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Wednesday, March 26, 2014

Ask Rula! Authority on Everything, Expert on Nothing

Time to answer some questions!
Hello, my people! Just because I am off the radio, and not doing my weekly column, does not mean there are no questions to be answered. Wherever I go, people ask me stuff, some questions about food, some about etiquette, and some just plain rude! Frankly, I love them all. If you have a question email me! I thought I would answer a few questions today, because without constantly acquiring knowledge we would all just be stupid, and that would get boring, don't you think?

The first question is from Pickled Patty and she writes:
Dear Rula,
What is the difference between capers and caper berries? Are they relatives? I have noticed caper berries are becoming more popular and one even showed up in my martini the other day! Do you use them in different ways, hot or cold, cooked or raw? Thanks Rula, I need answers and you are my go-to girl!
Pickled Patty

Dear Pickled Patty,
Capers are a yummy addition to any salad, pasta, or seafood but they are such a mystery to so many. Let's let Mr. Wiki help us out. Wikipedia says:
The salted and pickled caper bud (often called simply capers) is often used as a seasoning or garnish. Capers are a common ingredient in Mediterranean cuisine. The mature fruit of the caper shrub are prepared similarly and marketed as caper berries. The buds, when ready to pick, are a dark olive green and about the size of a fresh kernel of corn. They are picked, then pickled in salt, or a salt and vinegar solution, and drained. Intense flavor is developed as mustard oil (glucocapparin) is released from each caper bud. This enzymatic reaction leads to the formation of rutin often seen as crystallized white spots on the surfaces of individual caper buds.

Capers are a distinctive ingredient in Italian cuisine, especially in Sicilian and southern Italian cooking. They are commonly used in salads, pasta salads, meat dishes and pasta sauces. Examples of uses in Italian cuisine are chicken piccata and spaghetti alla puttanesca. Capers are known for being one of the ingredients of tartar sauce. They are often served with cold smoked salmon or cured salmon dishes (especially lox and cream cheese). Capers and caper berries are sometimes substituted for olives to garnish a martini.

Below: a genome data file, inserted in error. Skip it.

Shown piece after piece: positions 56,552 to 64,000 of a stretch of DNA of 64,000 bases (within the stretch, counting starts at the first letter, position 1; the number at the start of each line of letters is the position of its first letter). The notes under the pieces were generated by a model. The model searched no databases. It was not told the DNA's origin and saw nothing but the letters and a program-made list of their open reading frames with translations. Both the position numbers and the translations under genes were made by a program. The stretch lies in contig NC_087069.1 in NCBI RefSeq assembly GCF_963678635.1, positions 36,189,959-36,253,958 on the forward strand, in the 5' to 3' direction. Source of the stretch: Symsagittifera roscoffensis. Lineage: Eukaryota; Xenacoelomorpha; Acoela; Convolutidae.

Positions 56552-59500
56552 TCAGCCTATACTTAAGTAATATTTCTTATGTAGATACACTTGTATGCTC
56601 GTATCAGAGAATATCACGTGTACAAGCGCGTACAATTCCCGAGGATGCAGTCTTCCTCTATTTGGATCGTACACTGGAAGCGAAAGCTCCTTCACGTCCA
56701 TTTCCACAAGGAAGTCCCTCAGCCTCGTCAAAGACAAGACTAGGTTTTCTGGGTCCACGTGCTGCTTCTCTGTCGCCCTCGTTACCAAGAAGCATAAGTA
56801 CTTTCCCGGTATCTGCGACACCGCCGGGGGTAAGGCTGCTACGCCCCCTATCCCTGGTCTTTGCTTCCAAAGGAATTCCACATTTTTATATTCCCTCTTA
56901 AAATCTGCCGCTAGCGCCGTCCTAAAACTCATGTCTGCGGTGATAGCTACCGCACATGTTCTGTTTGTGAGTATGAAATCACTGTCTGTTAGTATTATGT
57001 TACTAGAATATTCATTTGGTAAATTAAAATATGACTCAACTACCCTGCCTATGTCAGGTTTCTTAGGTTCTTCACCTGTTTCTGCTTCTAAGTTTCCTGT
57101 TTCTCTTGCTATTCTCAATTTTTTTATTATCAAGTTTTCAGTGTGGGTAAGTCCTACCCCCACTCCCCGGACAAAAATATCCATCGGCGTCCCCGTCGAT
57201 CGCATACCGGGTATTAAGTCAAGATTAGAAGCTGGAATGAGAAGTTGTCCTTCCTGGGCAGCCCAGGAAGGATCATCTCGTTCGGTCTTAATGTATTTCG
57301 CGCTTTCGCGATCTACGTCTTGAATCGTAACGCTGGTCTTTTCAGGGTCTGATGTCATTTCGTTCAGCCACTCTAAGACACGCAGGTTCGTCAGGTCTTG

Capers are categorized and sold by their size, defined as follows, with the smallest sizes being the most desirable: non-pareil (up to 7 mm), surfines (7–8 mm), capucines (8–9 mm), capotes (9–11 mm), fines (11–13 mm), and grusas (14+ mm). If the caper bud is not picked, it flowers and produces a fruit called a caper berry.
The fruit can served in salads and they are also lovely just as a snack, especially when dangled into your mouth by a tall stoic man in a toga.

Next we have a question from Hershey Harry and he writes:

Dear Rula,
In your last post you talked about tempering chocolate for your chocolate sculpture but I still don't understand why you go through all that trouble. What does tempering actually do?
Hershey Harry

Dear Hershey Harry,
You know those expensive sexy truffles you see at high end chocolate boutiques? Notice that the chocolate is shiny, firm enough to tap with your fingernail, and will break with a sharp snap. That's because it's tempered. Tempering is a process that encourages the cocoa butter in the chocolate to harden into a specific crystalline pattern, which maintains the sheen and texture for a long time. When chocolate isn't tempered, it can have a number of problems: it may not ever set up hard at room temperature; it may become hard, but look dull and blotchy; the internal texture may be spongy rather than crisp; and it can be susceptible to fat bloom, meaning the fats will migrate to the surface and make whitish streaks and blotches which makes the chocolate look old — and nobody likes an old sweet. Anytime you need chocolate to be firm at room temperature and to have a glossy sheen and a crisp texture, you must temper the melted chocolate which is done by taking the chocolate up and down to certain temperatures. Best to do a little internet research to find out the correct temperature for your specific type of chocolate. Be patient and use an accurate thermometer and the results will speak for themselves!

If you have any questions for me, send me an email or leave a comment! Well, that's all for now — I have a fitting for my "Easter" Bunny outfit. Ciao!

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